Today’s readings and Gospel are all about keeping promises, remaining faithful, and the unfolding of God’s will through that fidelity. We start with Abram’s love for the Lord and how that changed the world, allowing the sin of Adam to recede and our connection to the Lord to begin flourishing again. Abram and Sarah had reached an older age and could not have children; they had given up that hope when the Lord reached out to them. The Lord promised Abram that his descendants would be uncountable, and Abram “put his faith in the Lord” that this prophecy would come to pass, at which point the Lord renamed him Abraham. God kept that promise by making Sarah fertile and bearing Isaac, through whom the twelve tribes of Israel would descend and the path of salvation would unfold.

And yet, as precious as Isaac was to Abraham, he was willing to sacrifice him at God’s command. This last test of Abraham’s fidelity goes beyond all imagining, and yet Abraham kept his fidelity to the Lord. His trust in God ran so deep, as Paul writes to the Hebrews, that Abraham believed that even death would not stop the Lord from fulfilling His promise:

By faith Abraham, when put to the test, offered up Isaac, and he who had received the promises was ready to offer his only son, of whom it was said, “Through Isaac descendants shall bear your name.” He reasoned that God was able to raise even from the dead, and he received Isaac back as a symbol.

This turned out to be a prophetic foreshadowing of Christ, as Paul explains in his epistle. The Lord would complete the sacrifice that Abraham began by sacrificing His only Son for the salvation of the world, as an act of love and fidelity to His people.

In today’s Gospel, we see even more of promise keeping with Simeon and Anna. The Holy Spirit had promised both that they would live to see the Christ and testify to His arrival. This promise was itself a model of accountability; in their way, the signs and portents throughout scripture are models of accountability, just as the prophets explicitly are. They are God’s way of emphasizing his promise and ensuring that people put their trust in His word. Simeon and Anna are the guarantors of the promise of salvation, just as John the Baptist was its herald later.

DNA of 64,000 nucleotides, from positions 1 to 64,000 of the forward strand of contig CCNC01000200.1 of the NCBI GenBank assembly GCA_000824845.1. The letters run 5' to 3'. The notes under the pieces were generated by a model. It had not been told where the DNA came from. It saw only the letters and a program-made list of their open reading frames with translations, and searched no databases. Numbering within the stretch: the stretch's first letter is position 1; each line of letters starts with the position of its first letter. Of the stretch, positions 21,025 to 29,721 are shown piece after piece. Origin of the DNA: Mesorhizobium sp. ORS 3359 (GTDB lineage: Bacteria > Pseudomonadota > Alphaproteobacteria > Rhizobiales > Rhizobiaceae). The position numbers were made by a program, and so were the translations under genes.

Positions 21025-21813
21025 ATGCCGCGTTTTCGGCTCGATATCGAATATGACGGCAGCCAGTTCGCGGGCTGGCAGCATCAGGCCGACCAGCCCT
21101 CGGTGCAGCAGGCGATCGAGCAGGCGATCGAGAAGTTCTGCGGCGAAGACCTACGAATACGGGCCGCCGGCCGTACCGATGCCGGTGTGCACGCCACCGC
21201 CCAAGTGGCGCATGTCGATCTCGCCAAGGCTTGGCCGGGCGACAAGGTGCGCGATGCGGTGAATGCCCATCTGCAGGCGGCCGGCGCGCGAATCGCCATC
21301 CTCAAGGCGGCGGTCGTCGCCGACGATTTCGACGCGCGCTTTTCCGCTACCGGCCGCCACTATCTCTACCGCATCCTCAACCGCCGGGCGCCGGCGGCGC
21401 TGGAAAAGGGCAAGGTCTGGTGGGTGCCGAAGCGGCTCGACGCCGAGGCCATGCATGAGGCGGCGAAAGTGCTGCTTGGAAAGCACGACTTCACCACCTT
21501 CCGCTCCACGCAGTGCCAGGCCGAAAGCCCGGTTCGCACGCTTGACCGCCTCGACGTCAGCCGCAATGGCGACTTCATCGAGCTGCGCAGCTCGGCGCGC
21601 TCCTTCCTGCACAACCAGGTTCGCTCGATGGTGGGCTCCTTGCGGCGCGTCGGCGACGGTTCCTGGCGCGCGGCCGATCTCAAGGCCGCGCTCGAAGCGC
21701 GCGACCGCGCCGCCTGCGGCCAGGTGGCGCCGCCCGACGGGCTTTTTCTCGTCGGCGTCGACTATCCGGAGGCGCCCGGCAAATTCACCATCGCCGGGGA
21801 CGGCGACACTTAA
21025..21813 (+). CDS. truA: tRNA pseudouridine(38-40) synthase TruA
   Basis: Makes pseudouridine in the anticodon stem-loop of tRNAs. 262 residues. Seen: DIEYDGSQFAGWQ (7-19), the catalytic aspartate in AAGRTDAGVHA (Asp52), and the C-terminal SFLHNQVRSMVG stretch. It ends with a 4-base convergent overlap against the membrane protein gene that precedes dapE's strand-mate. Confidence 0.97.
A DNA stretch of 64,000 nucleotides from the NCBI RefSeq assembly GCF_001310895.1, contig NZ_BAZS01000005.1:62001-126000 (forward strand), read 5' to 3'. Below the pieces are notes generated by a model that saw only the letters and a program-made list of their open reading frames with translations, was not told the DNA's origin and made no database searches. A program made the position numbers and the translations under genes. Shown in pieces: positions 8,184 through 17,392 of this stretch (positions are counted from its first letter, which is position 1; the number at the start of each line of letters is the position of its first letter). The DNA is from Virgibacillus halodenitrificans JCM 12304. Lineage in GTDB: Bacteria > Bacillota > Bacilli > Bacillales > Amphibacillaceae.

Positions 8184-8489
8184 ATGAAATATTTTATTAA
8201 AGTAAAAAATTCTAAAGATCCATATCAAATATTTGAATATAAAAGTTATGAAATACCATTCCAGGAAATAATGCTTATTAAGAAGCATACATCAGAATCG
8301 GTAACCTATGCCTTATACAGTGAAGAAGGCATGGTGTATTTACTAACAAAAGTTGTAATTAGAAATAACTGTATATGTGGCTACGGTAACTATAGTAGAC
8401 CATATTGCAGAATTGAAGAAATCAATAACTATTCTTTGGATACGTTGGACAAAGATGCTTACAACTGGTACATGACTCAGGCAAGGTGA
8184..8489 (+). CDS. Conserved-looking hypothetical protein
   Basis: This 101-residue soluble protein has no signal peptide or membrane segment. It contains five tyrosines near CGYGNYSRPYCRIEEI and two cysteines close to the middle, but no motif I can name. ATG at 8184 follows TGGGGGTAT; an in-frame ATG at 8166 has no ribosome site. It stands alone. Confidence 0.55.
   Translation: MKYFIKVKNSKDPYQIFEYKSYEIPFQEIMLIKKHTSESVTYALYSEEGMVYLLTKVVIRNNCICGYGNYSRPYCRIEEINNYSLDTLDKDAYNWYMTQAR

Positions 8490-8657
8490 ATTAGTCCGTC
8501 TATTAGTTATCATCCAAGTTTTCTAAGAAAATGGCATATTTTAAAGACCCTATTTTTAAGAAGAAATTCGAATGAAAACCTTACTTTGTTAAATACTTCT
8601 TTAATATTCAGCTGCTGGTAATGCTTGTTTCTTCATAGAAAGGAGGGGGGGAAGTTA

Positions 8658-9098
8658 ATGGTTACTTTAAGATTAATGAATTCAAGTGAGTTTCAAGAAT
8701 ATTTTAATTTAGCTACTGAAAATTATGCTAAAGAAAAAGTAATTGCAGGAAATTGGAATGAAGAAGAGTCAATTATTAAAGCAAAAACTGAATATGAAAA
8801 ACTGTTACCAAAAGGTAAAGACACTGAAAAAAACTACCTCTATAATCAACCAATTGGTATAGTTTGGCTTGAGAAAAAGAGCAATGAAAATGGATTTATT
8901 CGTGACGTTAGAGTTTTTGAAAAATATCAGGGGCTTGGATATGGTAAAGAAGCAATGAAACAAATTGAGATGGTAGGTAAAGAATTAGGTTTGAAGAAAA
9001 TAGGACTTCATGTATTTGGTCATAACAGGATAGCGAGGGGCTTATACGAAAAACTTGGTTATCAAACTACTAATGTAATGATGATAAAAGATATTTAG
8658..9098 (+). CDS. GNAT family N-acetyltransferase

All of this teaches us that the Lord keeps His promises — even though we often do not. His promises can be relied upon, while our fidelity is too often weak and situational. It is in this contrast that we see the real nature of salvation in the adoption of the self-giving and self-sacrificing love of the Trinity through Christ and abandoning the self-love that leads us into sin and infidelity.

It is for this reason that Christ established His church, as well as the fulfillment of the Great Commission. As imperfect as it can be in this world, the church is a network of support and accountability as well as a place for the worship due to the God who loves us so completely. That is where we learn to keep promises, and to recognize that the world is greater than ourselves. It is only through that recognition that true caritas love can find expression in our communities and in our world, and our hearts be transformed from promise breaking to promise keeping. And only then can we say that we have seen the coming of salvation, as Simeon and Anna testified in our gospel today.

The front-page image is a detail from “Simeon in the Temple” by Rembrandt, 1631. On display at Mauritshuis, The Hague, Netherlands, via WikiArt. 

“Sunday Reflection” is a regular feature, looking at the specific readings used in today’s Mass in Catholic parishes around the world. The reflection represents only my own point of view, intended to help prepare myself for the Lord’s day and perhaps spark a meaningful discussion. Previous Sunday Reflections from the main page can be found here.